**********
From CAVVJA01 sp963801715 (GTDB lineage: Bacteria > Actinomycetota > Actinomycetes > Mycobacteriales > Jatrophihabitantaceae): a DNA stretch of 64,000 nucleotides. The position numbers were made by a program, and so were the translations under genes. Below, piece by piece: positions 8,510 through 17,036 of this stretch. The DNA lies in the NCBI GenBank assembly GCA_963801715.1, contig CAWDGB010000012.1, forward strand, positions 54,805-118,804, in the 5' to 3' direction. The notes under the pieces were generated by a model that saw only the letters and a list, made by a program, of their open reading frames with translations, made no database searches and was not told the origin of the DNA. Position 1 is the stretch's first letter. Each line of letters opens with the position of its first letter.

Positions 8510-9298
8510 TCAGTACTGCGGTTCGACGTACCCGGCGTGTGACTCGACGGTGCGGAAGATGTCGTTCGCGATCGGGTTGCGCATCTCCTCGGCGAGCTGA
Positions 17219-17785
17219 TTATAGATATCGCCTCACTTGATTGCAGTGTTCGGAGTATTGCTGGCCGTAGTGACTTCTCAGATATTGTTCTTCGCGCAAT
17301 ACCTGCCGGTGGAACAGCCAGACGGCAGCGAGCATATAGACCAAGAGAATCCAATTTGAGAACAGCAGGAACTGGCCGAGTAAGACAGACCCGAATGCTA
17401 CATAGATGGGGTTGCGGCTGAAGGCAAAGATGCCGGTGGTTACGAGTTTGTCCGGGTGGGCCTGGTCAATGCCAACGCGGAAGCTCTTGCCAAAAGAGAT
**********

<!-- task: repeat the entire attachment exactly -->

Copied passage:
From CAVVJA01 sp963801715 (GTDB lineage: Bacteria > Actinomycetota > Actinomycetes > Mycobacteriales > Jatrophihabitantaceae): a DNA stretch of 64,000 nucleotides. The position numbers were made by a program, and so were the translations under genes. Below, piece by piece: positions 8,510 through 17,036 of this stretch. The DNA lies in the NCBI GenBank assembly GCA_963801715.1, contig CAWDGB010000012.1, forward strand, positions 54,805-118,804, in the 5' to 3' direction. The notes under the pieces were generated by a model that saw only the letters and a list, made by a program, of their open reading frames with translations, made no database searches and was not told the origin of the DNA. Position 1 is the stretch's first letter. Each line of letters opens with the position of its first letter.

Positions 8510-9298
8510 TCAGTACTGCGGTTCGACGTACCCGGCGTGTGACTCGACGGTGCGGAAGATGTCGTTCGCGATCGGGTTGCGCATCTCCTCGGCGAGCTGA
Positions 17219-17785
17219 TTATAGATATCGCCTCACTTGATTGCAGTGTTCGGAGTATTGCTGGCCGTAGTGACTTCTCAGATATTGTTCTTCGCGCAAT
17301 ACCTGCCGGTGGAACAGCCAGACGGCAGCGAGCATATAGACCAAGAGAATCCAATTTGAGAACAGCAGGAACTGGCCGAGTAAGACAGACCCGAATGCTA
17401 CATAGATGGGGTTGCGGCTGAAGGCAAAGATGCCGGTGGTTACGAGTTTGTCCGGGTGGGCCTGGTCAATGCCAACGCGGAAGCTCTTGCCAAAAGAGAT